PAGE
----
I read an interesting article today called Labor Power and Organization in the Early U. S. Motion Picture Industry by Michael C. Nielson. It is located in Film History, Vol 2, No 2. It generally is more about how theatrical workers created IASTE and that stage mechanics typically either worked on the road or specialized in building the scenery for the combination tours. Film is a more economical model than live theatre. I assume that it is mostly true today. After all million dollar movies still cost 8 bucks (or so) plus concessions at a movie theatre. Any touring show has a range of price points, but you can barely see a high school play or community theatre production for the price of movie ticket today.
Another quote from the article stands out to me:
It occurred to us that we could use Bill (Bill Bowers was a prop man that had toured in vaudeville attractions) at the studio to take charge of obtaining all the odds and ends needed to dress the sets. I think Bill established the principle upon which the props departments function today, namely that a director gets whatever he asks for without argument, no matter how crazy or impossible the request. …early film craft workers set a tone of “doing the impossible” for the sake of creating whatever illusion the director wanted to produce.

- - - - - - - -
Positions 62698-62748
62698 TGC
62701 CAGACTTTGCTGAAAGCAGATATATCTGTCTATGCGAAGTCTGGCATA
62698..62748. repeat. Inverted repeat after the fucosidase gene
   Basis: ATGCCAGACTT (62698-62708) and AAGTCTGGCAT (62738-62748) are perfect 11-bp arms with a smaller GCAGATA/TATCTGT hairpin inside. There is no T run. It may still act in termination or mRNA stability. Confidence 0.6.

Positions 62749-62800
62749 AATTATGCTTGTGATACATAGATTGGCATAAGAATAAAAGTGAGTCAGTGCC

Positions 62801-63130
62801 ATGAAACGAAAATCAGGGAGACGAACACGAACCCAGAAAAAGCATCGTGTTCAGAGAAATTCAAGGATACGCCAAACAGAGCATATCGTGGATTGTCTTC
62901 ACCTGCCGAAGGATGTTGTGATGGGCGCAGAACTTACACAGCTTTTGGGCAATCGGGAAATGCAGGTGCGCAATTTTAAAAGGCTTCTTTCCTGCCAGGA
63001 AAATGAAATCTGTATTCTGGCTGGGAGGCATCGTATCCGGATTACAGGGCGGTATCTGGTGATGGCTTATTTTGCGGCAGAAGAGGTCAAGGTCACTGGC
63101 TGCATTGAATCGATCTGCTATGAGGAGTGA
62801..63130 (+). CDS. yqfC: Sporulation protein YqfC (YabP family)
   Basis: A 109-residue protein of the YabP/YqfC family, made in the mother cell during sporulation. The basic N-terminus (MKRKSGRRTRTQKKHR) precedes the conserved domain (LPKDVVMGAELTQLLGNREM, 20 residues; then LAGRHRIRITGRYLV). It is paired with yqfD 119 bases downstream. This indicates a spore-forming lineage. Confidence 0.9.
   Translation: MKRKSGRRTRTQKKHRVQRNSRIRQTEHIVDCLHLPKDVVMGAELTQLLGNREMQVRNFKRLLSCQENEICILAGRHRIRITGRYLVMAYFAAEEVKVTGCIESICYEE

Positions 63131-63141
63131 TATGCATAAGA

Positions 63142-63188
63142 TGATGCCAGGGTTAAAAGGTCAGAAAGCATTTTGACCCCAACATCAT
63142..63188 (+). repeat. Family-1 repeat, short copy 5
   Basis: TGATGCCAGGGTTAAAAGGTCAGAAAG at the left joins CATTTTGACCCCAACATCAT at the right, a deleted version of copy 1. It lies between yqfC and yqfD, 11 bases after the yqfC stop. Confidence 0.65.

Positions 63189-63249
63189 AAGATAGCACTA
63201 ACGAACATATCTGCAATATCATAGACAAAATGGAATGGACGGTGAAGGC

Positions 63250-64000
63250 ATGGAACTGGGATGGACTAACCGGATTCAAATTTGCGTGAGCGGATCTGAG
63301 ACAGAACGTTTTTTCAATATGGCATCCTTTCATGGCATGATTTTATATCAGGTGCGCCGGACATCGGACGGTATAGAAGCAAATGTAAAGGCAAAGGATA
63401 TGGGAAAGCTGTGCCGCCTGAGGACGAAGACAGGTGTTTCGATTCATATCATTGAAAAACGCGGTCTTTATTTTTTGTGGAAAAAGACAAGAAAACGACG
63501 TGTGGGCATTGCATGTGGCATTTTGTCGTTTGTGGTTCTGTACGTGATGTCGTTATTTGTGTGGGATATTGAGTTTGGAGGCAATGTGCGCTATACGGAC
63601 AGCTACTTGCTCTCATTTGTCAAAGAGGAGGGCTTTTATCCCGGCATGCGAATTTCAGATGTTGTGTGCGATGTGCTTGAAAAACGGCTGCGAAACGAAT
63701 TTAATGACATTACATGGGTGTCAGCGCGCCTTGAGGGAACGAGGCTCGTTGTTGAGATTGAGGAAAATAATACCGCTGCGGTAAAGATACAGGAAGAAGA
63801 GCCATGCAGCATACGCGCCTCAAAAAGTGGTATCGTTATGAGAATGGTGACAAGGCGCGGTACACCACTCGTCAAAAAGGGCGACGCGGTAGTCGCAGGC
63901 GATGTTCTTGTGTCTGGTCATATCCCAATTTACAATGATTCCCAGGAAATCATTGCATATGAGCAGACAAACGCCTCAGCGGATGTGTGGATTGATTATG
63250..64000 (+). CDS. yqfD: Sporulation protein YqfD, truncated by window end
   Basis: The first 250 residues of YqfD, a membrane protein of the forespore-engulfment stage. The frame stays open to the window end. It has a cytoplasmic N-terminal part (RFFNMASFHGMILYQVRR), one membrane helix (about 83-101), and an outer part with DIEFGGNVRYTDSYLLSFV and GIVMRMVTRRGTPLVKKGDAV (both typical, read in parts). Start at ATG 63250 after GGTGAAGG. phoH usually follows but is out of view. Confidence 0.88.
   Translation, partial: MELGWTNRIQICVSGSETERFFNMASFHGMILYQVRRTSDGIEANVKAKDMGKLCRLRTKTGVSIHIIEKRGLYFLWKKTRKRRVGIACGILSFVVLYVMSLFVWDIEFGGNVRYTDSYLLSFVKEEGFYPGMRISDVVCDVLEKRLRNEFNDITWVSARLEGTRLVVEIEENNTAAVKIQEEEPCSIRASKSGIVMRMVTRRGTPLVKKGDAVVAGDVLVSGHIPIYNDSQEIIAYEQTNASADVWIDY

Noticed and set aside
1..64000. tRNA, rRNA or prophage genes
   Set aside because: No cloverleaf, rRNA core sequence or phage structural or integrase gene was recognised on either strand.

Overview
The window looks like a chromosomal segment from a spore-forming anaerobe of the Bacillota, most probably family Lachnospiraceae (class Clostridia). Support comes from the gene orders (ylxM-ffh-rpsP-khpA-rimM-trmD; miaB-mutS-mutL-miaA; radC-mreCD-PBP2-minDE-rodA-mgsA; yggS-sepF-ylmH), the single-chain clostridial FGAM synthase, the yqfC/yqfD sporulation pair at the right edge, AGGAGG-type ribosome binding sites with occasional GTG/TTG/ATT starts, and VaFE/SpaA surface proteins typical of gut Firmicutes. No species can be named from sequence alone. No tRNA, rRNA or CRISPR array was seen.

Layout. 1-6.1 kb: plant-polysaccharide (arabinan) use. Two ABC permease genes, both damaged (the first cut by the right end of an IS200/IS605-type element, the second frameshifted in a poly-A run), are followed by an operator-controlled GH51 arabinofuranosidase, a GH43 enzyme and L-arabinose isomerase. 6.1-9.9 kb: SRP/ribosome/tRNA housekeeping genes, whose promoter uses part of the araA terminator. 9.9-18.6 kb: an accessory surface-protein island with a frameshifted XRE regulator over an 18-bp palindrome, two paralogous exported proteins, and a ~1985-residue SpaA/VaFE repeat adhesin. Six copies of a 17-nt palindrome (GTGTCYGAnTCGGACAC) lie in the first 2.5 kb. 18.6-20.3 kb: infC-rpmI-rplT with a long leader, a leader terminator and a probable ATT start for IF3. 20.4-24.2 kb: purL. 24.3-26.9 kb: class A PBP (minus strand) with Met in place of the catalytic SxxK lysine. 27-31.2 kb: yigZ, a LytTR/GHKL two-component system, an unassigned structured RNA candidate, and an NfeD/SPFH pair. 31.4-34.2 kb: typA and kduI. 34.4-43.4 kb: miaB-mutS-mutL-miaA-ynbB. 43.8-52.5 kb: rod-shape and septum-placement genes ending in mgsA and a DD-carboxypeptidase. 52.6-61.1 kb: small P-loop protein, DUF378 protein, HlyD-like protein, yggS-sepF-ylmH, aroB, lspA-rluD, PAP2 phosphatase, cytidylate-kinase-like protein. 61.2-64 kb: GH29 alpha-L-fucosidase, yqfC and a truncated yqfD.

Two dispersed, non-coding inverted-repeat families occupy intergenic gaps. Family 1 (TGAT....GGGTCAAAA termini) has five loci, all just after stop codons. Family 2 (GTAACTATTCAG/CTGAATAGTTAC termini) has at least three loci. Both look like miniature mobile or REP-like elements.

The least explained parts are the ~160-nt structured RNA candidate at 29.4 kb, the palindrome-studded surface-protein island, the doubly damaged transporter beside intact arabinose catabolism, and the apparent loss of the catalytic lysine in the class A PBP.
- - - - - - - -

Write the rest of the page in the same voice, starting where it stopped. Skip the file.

I also thought it was interesting how the article brought up that the unions were based on industrial lines (film and theatre) versus the trades like carpenters and IBEW. It’s a conflict that still played out in some projects that I have worked on, and we end up working along beside the trades on some jobs depending on jurisdiction.